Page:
I’ve been loving the fruits of my garden this (pre-)spring: the kale, the leeks, the collards, celery, parsley and mustard greens that have overwintered and become sweet and nourishing. I can’t wait for the exquisitely tender spring shoots and flower heads that will soon start branching off those brassicas. All these things that are best eaten straight from the garden, rather than after weeks in containers and warehouses – since storage diminishes the vitamins and enzymes you find in freshly-harvested foods.
Feed myself with leafy greens though I may, I wouldn’t say I’m the most gifted gardener on the planet. (If I were I might not have chosen a house with a north-facing garden encircled by Garry Oak trees!) But I have been blessed with exceptional teachers, friends and neighbours who’ve shared their wisdom, seeds, seedlings and techniques.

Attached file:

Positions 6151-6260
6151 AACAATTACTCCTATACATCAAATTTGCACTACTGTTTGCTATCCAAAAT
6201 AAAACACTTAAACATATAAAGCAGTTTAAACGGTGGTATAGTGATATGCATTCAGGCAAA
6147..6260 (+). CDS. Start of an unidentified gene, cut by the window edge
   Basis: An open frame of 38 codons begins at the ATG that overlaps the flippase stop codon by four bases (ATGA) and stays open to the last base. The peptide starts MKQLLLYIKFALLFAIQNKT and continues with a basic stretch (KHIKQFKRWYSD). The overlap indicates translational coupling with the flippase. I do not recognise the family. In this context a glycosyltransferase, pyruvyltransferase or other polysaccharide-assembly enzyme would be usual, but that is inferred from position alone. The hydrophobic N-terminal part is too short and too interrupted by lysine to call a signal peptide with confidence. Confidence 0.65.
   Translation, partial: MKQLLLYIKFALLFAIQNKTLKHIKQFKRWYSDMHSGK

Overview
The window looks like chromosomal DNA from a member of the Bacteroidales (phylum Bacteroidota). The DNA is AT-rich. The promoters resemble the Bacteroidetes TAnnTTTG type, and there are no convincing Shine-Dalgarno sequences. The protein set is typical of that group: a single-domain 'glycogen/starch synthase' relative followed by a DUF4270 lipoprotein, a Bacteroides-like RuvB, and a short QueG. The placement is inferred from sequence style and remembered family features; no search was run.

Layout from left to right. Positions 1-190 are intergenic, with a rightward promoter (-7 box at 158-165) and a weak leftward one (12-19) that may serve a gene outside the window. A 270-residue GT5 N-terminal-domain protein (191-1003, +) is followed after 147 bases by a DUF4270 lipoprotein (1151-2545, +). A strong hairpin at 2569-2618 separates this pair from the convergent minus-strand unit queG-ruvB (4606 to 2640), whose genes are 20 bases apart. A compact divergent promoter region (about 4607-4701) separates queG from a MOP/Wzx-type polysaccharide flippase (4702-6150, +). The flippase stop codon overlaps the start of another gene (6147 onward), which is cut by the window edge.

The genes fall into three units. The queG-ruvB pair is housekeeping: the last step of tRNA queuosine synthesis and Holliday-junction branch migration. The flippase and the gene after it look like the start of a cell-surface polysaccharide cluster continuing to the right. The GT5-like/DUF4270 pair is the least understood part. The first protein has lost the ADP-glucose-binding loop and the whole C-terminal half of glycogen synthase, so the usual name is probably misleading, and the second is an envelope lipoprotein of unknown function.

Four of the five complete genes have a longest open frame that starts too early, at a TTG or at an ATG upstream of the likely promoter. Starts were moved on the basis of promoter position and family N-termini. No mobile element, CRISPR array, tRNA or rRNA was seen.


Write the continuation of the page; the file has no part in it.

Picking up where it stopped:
One of the things I’ve learned is the importance of seed saving – and seed sharing. Victoria Seedy Saturday is coming up and will be my third such this year. Haliburton Farm held a hugely popular event at the Horticulture Centre of the Pacific in mid-January. A week or so later, the Gorge Tillicum Urban Farmers swapped seeds that were mostly locally grown.
Next week, Victoria Seedy Saturday fills the Victoria Conference Centre with seeds, greenery and gardeners. I’ll be one of the speakers, my topic Superfoods – in Your Own Backyard. See you there? Come say hello! I’ll be at the book table afterwards with my book on food security: Digging the City – An Urban Agriculture Manifesto.